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Discussion Starter · #1 ·
I bought three guppies + another fish (a small sucker fish, I forget the name) today and I accidentally got goldfish food instead of plain fish food. Is it ok to feed this to the guppies? I've never had fish before (I love them already!) and I'm still uncertain how to take care of them.

On a side note - DH came up with the greatest names for our fish! The two red guppies are Fred and George, the green one is Ron, and the suckerfish is Percy.
 

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It will not harm them but it is a bit low in protein for them. It might be a good idea to get a jar of tropical flake when you get a chance and feed a small amount of each. If its a new aguarium be prepared for it to cycle. Feed the fish only what they will eat in 3 minutes once every other day until the cycle is complete. Your ammonia will go up ( not harmful if your pH is at 7.0 or below). As your ammonia comes down your nitrites will go up. These are the biggest killer of freshwater fish. Adding rock salt or another non iodized salt will help prevent problems. You will want to add at least 1 tablespoon per 5-10 gallons. This is also very beneficial for guppies. They tend to get sick with out the salt. As you nitrites come down your nitrates will go up. Once you have 0 ammonia and nitrite than your tank is cycled and you can start feeding your fish small amounts daily or add new fish. Your tank will recycle if you overclean it, overfeed it, or add too many fish at once. Try not to let this happen. When your tank is cycling it is normal for it to be cloudy.
 

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Discussion Starter · #3 ·
OK, wow, livinzoo, I don't know what any of that means. How do I know what the levels of all those things are? It's cloudy today (day two) and we bought some regular tropical fish food. I was planning on doing the morning feeding with goldfish food and the afternoon feeding with the tropical fish food. Is this ok?

Also - any hints for transporting my fish to work? I wanted to put the tank on my desk at work, but I'm not sure how to get them there without spilling tank water all over my car. I figured I'd just put them in a baggie with lots of air and enough of the water so that it won't spill in the car, then putting them back in at work. It's only a 10 minute drive to work, so it'll probably only be 30 minutes tops that they'll be out of the tank. Will this work?
 

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There are test kits that you can buy at walmart and target super stores. Also wherever you bought the fish at should have them as well. All you have to do is dip the test strip in the water and it will turn colors. The bottle will tell you which color means what and also what levels are acceptable. Ideal is 0 for ammonia and nitrites, and I think 40 or so is tops for the nitrates.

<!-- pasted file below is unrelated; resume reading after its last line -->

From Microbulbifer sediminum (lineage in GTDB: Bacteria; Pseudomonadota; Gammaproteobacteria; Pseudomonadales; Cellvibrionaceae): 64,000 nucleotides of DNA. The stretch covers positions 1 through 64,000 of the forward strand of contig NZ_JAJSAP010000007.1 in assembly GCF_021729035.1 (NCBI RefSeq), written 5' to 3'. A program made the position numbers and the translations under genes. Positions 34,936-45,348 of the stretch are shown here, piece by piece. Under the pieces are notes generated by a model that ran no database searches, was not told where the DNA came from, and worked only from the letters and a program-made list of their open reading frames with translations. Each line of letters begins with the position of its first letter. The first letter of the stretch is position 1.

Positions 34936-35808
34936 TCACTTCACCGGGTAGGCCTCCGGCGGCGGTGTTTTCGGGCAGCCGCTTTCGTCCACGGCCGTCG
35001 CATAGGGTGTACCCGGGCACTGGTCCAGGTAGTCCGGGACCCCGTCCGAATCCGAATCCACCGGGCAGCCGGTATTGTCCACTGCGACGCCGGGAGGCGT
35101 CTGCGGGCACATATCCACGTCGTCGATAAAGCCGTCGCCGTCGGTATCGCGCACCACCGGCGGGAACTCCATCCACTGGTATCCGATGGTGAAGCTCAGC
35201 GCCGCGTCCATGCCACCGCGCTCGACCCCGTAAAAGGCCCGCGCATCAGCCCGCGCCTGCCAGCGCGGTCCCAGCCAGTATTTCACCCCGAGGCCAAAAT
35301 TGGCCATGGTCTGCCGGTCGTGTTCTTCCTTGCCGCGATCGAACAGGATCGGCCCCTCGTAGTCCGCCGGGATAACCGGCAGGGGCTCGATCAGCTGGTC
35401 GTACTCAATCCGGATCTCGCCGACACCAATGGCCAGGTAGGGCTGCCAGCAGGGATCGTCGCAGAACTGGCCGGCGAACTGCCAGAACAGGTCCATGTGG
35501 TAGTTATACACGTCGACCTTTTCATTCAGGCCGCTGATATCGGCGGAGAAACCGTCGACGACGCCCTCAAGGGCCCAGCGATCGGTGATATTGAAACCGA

Basically when there is waste in the tank, from excess food or fish waste it decays and produces ammonia. Natural bacteria in your tank will grow and "eat" the ammonia, but will produce nitrites. Once the ammonia is broken down, a different bacteria will eat the nitrites, but produce nitrates. Nitrates are the safest of all of them so long as they are under a certain level. The nitrates will continue to build until you change the water. It is recommended that you change approximately 20% of water about once per month. Any more than that will get rid of too much of the good bacteria.

You will need a gravel vacuum to get rid of the debris in the gravel. They are around 10-20 bucks for the cheap ones (which work just fine) and upwards of $90 - $100 for the self syphoning ones. Vacuum out your tank once per month when you do water changes. AFter you've cleaned your gravel, take out additonal water until you've reached 20%. If you are vacuuming and find that it will take more than20% of the water, keep going until a max of 40% of the water is taken out. If you are still not done, then stop for now and repeat in a few days. When you put water back in the tank it is also a good idea to put something in there to take out the chlorine. You can use Stress Coat, Prime or the like. On the bottle it will say what it is supposed to get rid of. I highly recommend doing more research. There is a lot more to fish than just feeding them. Also when you clean the tanks, you will probably need an algae scraper to get rid fo the scum and algae on the glass. It looks like a green sponge with a handle on it.

Oh, btw, your sucker fish is most likely a Chinese algae eater or a plecostamus (sp?) also called a pleco.

Before getting ANY fish, do your research. People at these places are rarely knowledgeable. I'm sure the sales guy failed to tell you that guppies get sick really easily and also reproduce easily.
 

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Discussion Starter · #5 ·
My sucker fish died.
DH thinks it's because the tank is so new that it had nothing to eat.
 
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